There are collectors for everything — even information. Take Hartmann Schedel (1449-1514) for example.
He amassed a collection of over 600 volumes comprising all the knowledge of his day. He compiled the Schedel Song Book not so much out of a love for music, but just to collect and record the information.
The Schedel Song Book is a treasure trove. In it are some of the most popular tunes of the day, known all across Europe.
And there are many selections that only survive through this one collection. All were meant to immediately appeal to the ear — and they do.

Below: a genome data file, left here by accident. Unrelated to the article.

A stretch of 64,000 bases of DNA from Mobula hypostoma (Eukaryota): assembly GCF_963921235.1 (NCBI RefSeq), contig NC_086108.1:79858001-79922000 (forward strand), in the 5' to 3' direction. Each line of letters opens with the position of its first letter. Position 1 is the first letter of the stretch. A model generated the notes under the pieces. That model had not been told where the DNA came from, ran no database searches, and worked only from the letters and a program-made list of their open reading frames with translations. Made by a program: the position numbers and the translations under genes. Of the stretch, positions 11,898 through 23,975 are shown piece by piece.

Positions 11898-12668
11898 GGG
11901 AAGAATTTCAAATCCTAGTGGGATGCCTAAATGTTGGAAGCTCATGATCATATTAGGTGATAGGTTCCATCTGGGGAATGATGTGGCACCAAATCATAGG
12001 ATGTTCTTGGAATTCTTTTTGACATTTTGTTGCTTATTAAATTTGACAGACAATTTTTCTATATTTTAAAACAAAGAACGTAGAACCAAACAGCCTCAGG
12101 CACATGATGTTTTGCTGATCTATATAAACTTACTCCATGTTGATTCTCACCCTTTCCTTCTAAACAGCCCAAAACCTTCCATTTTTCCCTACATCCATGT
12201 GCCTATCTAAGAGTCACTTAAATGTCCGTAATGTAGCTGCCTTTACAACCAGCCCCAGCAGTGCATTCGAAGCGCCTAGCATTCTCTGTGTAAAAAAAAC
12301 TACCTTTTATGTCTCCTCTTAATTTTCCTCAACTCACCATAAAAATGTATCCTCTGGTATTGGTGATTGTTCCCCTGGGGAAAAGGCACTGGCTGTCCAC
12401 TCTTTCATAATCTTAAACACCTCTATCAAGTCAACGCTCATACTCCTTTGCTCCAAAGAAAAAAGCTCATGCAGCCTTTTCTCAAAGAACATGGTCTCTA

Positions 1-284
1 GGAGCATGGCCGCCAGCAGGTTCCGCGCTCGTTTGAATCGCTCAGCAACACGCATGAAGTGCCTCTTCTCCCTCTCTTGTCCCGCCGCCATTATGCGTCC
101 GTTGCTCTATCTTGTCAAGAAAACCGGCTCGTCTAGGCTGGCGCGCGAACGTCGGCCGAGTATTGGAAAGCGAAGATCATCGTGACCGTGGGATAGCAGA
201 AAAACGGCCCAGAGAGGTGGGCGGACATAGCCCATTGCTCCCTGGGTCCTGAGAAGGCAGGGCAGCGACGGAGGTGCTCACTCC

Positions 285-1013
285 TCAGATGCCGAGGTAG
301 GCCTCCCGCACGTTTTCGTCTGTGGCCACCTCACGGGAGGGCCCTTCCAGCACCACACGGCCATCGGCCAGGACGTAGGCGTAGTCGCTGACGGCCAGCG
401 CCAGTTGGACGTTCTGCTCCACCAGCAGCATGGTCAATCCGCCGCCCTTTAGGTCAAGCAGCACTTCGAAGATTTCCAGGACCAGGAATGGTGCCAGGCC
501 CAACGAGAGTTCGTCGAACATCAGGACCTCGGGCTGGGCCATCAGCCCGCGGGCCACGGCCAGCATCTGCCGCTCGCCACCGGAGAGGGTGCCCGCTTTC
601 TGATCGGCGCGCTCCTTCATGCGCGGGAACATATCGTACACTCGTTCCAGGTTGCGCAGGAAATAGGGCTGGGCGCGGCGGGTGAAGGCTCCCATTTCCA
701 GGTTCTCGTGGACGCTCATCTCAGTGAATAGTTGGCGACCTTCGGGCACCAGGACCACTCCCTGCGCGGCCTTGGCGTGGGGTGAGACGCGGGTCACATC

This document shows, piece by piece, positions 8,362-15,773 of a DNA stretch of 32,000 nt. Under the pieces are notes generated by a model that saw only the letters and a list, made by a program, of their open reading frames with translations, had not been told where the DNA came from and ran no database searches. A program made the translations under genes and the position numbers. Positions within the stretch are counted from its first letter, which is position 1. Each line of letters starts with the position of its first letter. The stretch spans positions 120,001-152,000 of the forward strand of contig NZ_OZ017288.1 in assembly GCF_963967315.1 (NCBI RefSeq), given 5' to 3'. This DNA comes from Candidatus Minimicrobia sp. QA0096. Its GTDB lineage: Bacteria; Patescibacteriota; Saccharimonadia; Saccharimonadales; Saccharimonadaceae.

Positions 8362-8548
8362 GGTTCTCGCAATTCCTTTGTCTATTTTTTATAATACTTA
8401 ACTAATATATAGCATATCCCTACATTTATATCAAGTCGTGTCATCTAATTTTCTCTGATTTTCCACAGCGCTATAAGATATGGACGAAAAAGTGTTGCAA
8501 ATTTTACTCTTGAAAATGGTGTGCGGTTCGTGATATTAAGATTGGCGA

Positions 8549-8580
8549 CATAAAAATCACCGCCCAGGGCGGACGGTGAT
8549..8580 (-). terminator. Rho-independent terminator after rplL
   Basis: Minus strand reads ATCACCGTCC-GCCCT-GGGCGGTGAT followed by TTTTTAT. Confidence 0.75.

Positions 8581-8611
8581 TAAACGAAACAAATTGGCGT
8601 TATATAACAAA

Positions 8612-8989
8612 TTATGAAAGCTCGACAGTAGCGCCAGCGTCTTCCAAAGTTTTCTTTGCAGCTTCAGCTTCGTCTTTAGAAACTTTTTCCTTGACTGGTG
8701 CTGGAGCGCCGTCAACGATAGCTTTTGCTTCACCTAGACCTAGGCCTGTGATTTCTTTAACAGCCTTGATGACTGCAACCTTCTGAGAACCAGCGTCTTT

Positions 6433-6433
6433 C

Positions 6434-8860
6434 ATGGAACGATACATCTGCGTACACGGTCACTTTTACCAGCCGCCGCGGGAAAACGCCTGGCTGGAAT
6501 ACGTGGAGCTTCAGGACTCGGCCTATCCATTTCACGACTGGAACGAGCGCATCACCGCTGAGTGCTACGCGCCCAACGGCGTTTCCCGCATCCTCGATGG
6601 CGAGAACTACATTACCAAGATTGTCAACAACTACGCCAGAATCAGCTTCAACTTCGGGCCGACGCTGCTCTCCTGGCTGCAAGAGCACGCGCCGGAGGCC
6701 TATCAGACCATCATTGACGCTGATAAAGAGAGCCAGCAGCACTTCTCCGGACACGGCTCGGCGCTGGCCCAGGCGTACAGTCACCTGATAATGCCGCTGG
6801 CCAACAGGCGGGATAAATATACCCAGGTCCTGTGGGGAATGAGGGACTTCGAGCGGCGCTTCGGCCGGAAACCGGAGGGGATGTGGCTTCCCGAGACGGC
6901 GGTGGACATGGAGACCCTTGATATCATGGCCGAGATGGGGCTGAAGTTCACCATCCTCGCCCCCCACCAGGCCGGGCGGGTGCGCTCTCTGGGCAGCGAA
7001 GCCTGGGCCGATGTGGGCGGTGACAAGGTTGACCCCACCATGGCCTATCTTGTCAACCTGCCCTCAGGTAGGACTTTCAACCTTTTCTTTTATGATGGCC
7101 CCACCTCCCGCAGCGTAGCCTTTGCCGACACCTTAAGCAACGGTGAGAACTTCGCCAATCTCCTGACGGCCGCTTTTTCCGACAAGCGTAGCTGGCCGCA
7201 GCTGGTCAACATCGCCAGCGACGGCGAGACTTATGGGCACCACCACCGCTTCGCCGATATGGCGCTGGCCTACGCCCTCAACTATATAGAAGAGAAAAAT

The Ensemble Almara specializes in secular music of the Middle Ages and Renaissance. That makes them perfectly suited to bring this music to life.
The five performers use a variety of instruments to vary the sound from track to track. The command of their respective instruments is impressive. Ensemble Almara plays with precision and elan.
Elisabeth Pawelke sings with a clean, pure tone. It’s poised between the refinement of a professional musician (which she is) and a talented amateur (which is who most likely performed these works in taverns and homes). It’s a sound I found quite appealing and authentic.
This release has a fairly short playing time — about 36 minutes. But if you’re more concerned about quality than quantity (as I am), that’s not an issue.
Carmina Predulcia – Ensemble Almara
Music from the Schedel Songbook